Universities ‘a golden bullet’ in race to realize Canada’s net-zero future, U of T’s Scott Mabury says

Scott Mabury

(Photo by Nick Iwanyshyn)

The University of Toronto is advancing Canada’s goals of transitioning to a low-carbon future and strengthening its economy through each of its research, innovation and teaching missions – with students playing a key role.

Scott Mabury, U of T’s vice-president, operations and real estate partnerships, delivered the message at the recent Canada 360° Economic Summit 2022, which was hosted by the Canadian Chamber of Commerce and included appearances by Bank of Canada Governor Tiff Macklem – a former dean of the Rotman School of Management – and François-Philippe Champagne, Canada’s minister of innovation, science and industry.

Speaking during a panel discussion on “Canada’s Net-Zero Future,” Mabury highlighted U of T efforts that ranged from building cutting-edge sustainability infrastructure and spearheading responsible investing to fostering green innovation and training the next generation of sustainability-minded leaders.

“We actually think there’s a golden bullet, and that is talent – the talent that universities and colleges across the country … are developing,” he said.

Mabury noted U of T is creating “sustainability pathways” that enable students to incorporate sustainability into their studies across a wide range of disciplines.

In science and engineering, PhD students and post-docs are working with faculty to develop the technology of tomorrow, Mabury said. He highlighted the contribution of U of T startups such as CERT Systems – a Carbon XPRIZE finalist that has developed a system to convert carbon dioxide into fuel before it reaches the atmosphere.

“That aspect of students who make these innovations and discoveries – creating companies and bringing not only solutions to the market, but also value back to Canada – are really important to this equation.”

U of T’s new Institutional Strategic Initiative on Climate-Positive Energy, which comprises 90 principal investigators, 28 departments and eight academic divisions, will also help train students to develop comprehensive solutions to reducing emissions.

The virtual summit, held Feb. 9, focused on the theme of “The Future of Economic Growth” and was attended by business leaders, economists and academics from across Canada.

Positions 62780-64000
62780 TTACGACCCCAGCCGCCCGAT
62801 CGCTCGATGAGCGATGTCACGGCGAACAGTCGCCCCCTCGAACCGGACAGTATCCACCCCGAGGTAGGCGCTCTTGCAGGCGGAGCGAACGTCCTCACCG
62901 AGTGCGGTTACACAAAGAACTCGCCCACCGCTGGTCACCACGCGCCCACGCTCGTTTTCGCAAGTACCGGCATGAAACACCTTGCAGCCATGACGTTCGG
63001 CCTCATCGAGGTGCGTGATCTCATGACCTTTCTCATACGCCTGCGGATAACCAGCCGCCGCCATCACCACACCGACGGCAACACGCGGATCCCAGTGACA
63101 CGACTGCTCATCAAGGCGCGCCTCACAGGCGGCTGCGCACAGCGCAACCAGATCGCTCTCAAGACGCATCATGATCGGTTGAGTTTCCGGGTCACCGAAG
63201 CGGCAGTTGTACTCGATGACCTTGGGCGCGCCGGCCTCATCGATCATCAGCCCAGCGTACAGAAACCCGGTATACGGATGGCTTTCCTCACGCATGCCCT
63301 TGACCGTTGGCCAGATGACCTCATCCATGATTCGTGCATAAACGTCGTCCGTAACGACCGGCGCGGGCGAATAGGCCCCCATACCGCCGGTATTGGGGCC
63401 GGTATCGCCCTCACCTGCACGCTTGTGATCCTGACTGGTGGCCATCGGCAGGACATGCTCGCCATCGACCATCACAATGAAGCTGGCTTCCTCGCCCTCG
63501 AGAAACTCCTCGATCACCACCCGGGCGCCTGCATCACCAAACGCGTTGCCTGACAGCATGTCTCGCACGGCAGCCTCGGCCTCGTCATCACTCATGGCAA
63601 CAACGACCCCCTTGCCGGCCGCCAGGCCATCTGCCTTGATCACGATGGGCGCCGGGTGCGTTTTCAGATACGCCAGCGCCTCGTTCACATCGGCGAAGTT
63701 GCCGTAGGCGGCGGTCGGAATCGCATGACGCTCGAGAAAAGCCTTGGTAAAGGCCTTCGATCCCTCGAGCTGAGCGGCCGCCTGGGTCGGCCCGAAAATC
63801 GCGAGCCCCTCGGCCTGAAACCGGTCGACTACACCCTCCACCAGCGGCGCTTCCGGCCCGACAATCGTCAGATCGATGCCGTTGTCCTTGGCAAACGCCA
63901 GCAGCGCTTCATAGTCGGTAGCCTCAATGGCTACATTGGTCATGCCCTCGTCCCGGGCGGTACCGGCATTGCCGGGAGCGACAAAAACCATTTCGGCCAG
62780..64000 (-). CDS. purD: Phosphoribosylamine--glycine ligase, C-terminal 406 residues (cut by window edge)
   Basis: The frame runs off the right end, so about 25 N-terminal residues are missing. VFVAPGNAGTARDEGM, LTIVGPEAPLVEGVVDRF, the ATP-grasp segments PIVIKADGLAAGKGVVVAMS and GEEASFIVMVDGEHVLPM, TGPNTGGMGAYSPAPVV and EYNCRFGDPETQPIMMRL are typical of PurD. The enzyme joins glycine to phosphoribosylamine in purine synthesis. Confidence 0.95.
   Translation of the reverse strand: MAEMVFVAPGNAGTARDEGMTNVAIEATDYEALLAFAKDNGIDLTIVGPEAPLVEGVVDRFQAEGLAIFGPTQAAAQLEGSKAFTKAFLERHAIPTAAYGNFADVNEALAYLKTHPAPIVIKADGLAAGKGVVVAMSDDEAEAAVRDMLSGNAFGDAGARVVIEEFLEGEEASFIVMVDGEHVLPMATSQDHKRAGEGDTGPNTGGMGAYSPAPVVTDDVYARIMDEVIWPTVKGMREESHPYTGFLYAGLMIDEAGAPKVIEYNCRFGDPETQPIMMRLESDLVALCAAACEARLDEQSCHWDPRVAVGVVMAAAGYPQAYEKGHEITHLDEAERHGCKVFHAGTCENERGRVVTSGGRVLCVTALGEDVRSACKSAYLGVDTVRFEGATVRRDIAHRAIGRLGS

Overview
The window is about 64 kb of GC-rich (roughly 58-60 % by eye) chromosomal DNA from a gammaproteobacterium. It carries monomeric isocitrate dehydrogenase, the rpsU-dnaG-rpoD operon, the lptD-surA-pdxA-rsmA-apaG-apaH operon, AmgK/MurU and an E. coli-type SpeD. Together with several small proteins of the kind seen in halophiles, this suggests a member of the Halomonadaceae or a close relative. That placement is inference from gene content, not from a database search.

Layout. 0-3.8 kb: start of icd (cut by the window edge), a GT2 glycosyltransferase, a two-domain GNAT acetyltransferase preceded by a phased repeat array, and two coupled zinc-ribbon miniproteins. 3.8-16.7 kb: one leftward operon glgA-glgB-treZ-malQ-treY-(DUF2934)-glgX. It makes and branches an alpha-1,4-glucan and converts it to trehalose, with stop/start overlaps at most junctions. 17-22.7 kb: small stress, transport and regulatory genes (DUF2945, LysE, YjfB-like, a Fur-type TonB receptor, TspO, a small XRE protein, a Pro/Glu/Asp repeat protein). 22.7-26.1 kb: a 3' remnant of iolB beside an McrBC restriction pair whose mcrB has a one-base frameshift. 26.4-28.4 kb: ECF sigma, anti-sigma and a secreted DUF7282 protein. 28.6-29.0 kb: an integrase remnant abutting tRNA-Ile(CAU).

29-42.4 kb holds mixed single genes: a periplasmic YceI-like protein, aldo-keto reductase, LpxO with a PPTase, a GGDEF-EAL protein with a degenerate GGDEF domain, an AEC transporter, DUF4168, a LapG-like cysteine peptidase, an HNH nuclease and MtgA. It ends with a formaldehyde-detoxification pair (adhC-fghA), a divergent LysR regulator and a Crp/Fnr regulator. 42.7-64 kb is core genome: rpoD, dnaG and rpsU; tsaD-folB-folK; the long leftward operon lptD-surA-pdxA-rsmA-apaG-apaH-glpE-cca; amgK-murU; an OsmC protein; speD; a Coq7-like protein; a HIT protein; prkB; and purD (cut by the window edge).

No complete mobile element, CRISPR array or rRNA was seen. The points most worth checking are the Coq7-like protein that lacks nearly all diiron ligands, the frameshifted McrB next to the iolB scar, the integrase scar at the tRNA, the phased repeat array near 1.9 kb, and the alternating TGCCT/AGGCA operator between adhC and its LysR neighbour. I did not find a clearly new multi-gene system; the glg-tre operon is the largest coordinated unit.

Mabury was joined on the “Canada’s Net-Zero Future” panel by Gillian Doran, chief financial officer – aluminum at Rio Tinto; Michael Torrance, vice-president and chief sustainability officer at BMO; and Anna Stukas, vice-president of business development at clean energy company Carbon Engineering. The discussion, moderated by GE Canada CEO Healther Chalmers, focused on the key opportunities and challenges involved in helping Canada achieve net-zero carbon emissions by 2050 – a pledge made by the Government of Canada in its climate plan.

U of T, which announced a plan to divest from fossil fuel investments last year, seeks to demonstrate that institutional growth can go hand in hand with achieving ambitious emissions reductions targets.

That includes achieving a climate-positive campus at St.George by 2050.

“We are working to ensure that our continued growth and sustainability are compatible, because we’re actually planning on doubling the amount of square footage we have in buildings while hitting a net negative 2050 end point,” Mabury said.

He highlighted key projects that will play a role in U of T’s climate-positive journey, including a massive geoexchange field being constructed beneath Front Campus that will contribute to greenhouse gas reductions of 15,000 tonnes of carbon dioxide annually.

Clockwise from top left: Gillian Doran, Scott Mabury, Michael Torrance, Anna Stukas and Heather Chalmers.
Clockwise from top left: Gillian Doran, Scott Mabury, Michael Torrance, Anna Stukas and Heather Chalmers.

Mabury stressed that accountability is a key feature of U of T’s net-zero plans.

 “We know where those funds are going to come from and we’re already on the journey to get there,” Mabury said. “I think just making targets without plans wouldn’t work for us, and that’s why we have advanced this so far.”

Ongoing government support for investments that reduce emissions in operations and ensure that talent and innovation can flourish is critical, Mabury added.

He hailed federal government initiatives such as the Low Carbon Economy Challenge, which supports projects that will generate clean growth, reduce emissions, foster innovation and create jobs, and the Net Zero Accelerator Initiative, which supports academic-industry collaborations working towards clean economic growth.

Such initiatives facilitate government, private and public sector collaboration, and bring together financial, technical, social and political resources, Mabury said.

“It’s going to take an integrated approach, and wherever government can help in that is going to be a net good.”


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